Showing all posts tagged: coffee

NSW bans a bevy of single-use plastic items from 1 June 2022

4 May 2022

Big changes are coming up for people who buy takeaway food and beverages in NSW.

Lightweight plastic bags, single-use plastic straws, stirrers and cutlery, single-use plastic bowls and plates, expanded polystyrene food service items, and single-use plastic cotton buds and microbeads in certain personal care products, are among single-use items the NSW Government is banning from Wednesday 1 June 2022.

It’s all part of the NSW Government’s plan to phase out single-use plastics and reduce the harmful impact these items have on our environment. These bans apply to all businesses, organisations and anyone holding an activity for charitable, sporting, education or community purposes in NSW.

Takeaway coffee cups, along with their profligate plastic lids — of which Australia chews through one billion of per year — look to remain for the time being, but it is the NSW Government’s intention to do away with these by 2025.

The City of Sydney has put together a guide to assist consumers to find reusable alternatives.

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Coffee at $7 a cup? One of many price rises coming

21 March 2022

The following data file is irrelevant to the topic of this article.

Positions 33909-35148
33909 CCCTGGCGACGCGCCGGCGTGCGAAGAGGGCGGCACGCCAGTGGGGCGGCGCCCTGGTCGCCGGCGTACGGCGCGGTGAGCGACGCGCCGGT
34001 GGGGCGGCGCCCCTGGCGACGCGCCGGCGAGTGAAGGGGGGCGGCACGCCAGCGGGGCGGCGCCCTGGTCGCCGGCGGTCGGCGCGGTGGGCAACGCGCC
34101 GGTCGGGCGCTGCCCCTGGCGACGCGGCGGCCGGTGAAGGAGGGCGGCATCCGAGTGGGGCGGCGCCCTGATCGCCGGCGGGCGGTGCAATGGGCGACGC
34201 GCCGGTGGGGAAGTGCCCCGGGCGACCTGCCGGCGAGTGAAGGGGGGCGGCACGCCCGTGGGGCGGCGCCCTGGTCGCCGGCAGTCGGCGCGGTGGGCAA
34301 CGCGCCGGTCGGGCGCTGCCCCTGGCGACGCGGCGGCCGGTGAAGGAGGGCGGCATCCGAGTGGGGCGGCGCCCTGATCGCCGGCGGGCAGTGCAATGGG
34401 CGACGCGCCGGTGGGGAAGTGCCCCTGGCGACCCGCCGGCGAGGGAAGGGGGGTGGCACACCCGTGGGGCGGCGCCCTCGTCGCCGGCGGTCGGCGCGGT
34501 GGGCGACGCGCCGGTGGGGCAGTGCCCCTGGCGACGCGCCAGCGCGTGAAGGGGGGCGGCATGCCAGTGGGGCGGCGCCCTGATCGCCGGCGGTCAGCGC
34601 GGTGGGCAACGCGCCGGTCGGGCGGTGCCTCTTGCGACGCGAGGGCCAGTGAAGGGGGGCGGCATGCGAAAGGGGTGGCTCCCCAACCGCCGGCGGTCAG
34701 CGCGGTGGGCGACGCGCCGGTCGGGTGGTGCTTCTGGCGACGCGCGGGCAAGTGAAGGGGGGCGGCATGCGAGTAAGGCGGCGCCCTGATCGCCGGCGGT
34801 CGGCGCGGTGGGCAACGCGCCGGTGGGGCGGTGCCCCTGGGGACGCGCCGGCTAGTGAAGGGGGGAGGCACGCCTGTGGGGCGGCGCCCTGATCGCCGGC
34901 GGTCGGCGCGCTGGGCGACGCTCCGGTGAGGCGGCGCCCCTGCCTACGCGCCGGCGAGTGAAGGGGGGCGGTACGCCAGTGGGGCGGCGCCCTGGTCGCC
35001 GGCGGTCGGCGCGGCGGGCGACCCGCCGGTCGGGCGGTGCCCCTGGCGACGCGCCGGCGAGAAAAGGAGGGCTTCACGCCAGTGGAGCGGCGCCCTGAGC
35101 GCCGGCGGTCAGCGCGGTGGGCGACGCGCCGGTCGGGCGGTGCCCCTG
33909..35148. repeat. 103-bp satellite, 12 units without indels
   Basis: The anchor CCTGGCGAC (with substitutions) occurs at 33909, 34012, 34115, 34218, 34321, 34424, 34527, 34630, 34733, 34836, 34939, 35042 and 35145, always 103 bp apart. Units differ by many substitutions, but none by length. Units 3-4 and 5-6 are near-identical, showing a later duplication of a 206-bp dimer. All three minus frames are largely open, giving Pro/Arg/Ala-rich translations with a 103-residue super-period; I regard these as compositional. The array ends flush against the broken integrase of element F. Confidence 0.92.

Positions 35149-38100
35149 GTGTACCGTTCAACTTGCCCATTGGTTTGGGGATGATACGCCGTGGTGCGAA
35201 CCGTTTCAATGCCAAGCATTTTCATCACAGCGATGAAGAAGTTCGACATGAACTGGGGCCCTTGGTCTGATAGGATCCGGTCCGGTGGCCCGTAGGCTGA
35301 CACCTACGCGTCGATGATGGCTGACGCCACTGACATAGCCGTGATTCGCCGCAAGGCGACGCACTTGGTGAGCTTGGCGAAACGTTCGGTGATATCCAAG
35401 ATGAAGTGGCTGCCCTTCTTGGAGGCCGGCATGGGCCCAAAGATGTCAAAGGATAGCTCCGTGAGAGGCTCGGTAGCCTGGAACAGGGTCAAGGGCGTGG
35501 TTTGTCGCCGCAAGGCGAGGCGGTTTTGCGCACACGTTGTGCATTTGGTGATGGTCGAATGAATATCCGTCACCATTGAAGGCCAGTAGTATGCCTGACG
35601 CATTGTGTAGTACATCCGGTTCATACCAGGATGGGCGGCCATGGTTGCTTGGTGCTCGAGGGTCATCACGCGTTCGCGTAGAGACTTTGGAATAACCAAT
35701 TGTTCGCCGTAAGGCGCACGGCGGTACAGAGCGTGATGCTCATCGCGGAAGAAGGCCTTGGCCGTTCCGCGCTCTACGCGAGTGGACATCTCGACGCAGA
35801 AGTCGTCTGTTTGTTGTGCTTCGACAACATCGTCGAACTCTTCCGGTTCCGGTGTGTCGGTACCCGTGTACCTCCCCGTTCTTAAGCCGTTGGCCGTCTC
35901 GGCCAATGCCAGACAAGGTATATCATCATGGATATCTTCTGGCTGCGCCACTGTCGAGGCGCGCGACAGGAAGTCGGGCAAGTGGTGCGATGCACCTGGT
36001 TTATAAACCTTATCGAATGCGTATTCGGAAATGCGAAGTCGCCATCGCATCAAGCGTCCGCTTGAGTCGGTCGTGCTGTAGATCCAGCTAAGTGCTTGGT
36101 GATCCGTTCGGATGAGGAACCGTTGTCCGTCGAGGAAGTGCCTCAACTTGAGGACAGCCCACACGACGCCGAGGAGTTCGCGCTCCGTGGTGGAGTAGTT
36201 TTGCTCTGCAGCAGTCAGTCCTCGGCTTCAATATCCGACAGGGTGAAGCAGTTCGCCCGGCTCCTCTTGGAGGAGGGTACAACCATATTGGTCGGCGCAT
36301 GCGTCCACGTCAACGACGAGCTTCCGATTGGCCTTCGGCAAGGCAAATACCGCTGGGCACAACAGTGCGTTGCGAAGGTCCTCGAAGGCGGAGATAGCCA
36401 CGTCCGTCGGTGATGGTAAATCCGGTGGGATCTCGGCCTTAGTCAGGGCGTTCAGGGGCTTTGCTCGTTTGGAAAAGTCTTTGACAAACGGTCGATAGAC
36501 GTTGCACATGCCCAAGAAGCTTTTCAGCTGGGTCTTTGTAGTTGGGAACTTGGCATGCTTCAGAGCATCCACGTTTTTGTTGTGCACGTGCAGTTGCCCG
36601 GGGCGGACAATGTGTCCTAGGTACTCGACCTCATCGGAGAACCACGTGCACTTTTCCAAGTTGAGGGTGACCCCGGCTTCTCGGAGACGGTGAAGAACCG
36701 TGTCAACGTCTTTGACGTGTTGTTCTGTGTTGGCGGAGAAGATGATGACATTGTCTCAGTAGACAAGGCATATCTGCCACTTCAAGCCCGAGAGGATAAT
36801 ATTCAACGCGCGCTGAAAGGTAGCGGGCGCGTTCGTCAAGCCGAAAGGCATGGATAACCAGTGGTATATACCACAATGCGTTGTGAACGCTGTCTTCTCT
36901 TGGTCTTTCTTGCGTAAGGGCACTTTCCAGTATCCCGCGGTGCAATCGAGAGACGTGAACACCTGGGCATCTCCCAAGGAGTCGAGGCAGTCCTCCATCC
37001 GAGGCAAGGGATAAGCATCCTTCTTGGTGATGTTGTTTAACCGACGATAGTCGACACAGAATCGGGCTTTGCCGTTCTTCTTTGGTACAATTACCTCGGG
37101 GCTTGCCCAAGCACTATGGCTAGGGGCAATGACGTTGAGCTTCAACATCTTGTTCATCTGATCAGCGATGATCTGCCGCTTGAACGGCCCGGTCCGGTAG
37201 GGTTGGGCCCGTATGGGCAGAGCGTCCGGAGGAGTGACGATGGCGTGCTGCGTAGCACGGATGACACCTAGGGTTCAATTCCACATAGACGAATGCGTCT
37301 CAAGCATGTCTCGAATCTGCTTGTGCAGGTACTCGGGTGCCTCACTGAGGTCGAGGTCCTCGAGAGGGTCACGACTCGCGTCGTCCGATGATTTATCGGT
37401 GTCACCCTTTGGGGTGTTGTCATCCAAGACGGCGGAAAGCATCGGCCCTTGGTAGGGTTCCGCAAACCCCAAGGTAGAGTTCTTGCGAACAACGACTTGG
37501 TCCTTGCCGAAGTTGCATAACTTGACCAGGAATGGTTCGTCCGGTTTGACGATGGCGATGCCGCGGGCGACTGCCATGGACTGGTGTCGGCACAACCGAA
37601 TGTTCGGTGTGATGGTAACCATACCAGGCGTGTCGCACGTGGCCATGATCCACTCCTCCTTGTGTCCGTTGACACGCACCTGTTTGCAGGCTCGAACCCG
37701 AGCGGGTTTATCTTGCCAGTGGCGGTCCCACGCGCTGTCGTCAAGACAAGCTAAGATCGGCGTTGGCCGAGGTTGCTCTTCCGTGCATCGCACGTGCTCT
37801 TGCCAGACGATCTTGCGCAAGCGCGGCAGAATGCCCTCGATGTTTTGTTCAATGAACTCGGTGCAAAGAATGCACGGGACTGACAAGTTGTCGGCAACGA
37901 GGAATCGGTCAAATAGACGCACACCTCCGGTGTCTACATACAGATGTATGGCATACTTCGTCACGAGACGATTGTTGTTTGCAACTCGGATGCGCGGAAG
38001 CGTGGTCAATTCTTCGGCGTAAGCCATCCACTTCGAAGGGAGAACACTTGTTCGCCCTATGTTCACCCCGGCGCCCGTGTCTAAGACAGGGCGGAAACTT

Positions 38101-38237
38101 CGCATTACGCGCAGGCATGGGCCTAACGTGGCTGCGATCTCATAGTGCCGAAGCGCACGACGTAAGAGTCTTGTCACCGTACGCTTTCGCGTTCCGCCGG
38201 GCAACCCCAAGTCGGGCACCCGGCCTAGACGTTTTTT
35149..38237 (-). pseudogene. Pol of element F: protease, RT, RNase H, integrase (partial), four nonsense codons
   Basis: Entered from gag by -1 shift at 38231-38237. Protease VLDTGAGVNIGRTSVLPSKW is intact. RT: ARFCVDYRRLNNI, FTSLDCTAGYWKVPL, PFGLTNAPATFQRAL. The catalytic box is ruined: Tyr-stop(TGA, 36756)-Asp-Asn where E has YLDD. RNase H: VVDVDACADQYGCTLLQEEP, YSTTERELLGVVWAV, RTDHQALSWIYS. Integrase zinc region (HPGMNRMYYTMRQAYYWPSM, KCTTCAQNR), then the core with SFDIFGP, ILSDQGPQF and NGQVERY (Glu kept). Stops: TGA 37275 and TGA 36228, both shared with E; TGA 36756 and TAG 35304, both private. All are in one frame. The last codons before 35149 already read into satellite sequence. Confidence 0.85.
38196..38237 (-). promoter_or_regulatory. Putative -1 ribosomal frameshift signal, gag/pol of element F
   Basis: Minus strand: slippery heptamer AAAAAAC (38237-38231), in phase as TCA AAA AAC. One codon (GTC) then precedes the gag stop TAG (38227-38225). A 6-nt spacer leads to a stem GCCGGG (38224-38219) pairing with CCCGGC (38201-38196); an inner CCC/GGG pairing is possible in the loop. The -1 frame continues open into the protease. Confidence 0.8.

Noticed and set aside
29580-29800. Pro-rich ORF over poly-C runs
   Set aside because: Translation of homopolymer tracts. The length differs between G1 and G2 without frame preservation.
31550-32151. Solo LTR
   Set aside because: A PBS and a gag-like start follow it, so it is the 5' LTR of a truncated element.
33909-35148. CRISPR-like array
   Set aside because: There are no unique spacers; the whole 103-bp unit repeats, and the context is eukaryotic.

Cappuccino

Crop shortages in Brazil, the rising price of oil, and surging freight costs, could see a cup of coffee setting you back as much as seven-dollars by the end the year, says David Parnham, of the Cafe Owners and Baristas Association of Australia. Speaking to the ABC, Parnham said the price of a cup of coffee was long overdue for an adjustment, having remained relatively stable for some years:

The pain will be felt from the cities to the outback, but Mr Parnham said the increase was well overdue, with the average $4 price for a standard latte, cappuccino and flat white remaining stable for years. “The reality is it should be $6-7. It’s just that cafes are holding back on passing that pricing on per cup to the consumer,” he said.

How things have changed. About four years ago a well-run cafe’s cost to produce a cup of coffee was less than a third of the price they charged. To maintain a profit of at least two-dollars per cup, based on a selling price of say six-dollars (can you imagine it?), means the cost of making that cuppa will have risen to four-dollars.

The markup on coffee is higher than most food items. In fact, it’s only rivalled by the markup on craft beer. An average cup of coffee costs less than a dollar to produce, yet it usually sells for around $3.50. Other items on the menu have a much smaller profit margin. Coffee sales alone should constitute 25-35% of your gross.

The average price of a coffee in the areas I’m in and out of is about $4.50. They might have been about $3 ten years ago, and price rises to date — at the cafes I frequent — have usually been in twenty to fifty cent increments, maybe every few years. To think we might be seeing possibly two one-dollar increases in the next nine months is incredible.

We’re a nation of coffee devotees, but I wonder at what point cafe customers might decide a cup of coffee costs too much, and decide to look at alternatives, or simply cut back their consumption. I’m all for small businesses making a go of it, I’m one myself, but I think cafes will need to tread carefully — somehow — when it comes to passing on costs.

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Bondi says: break up with the cup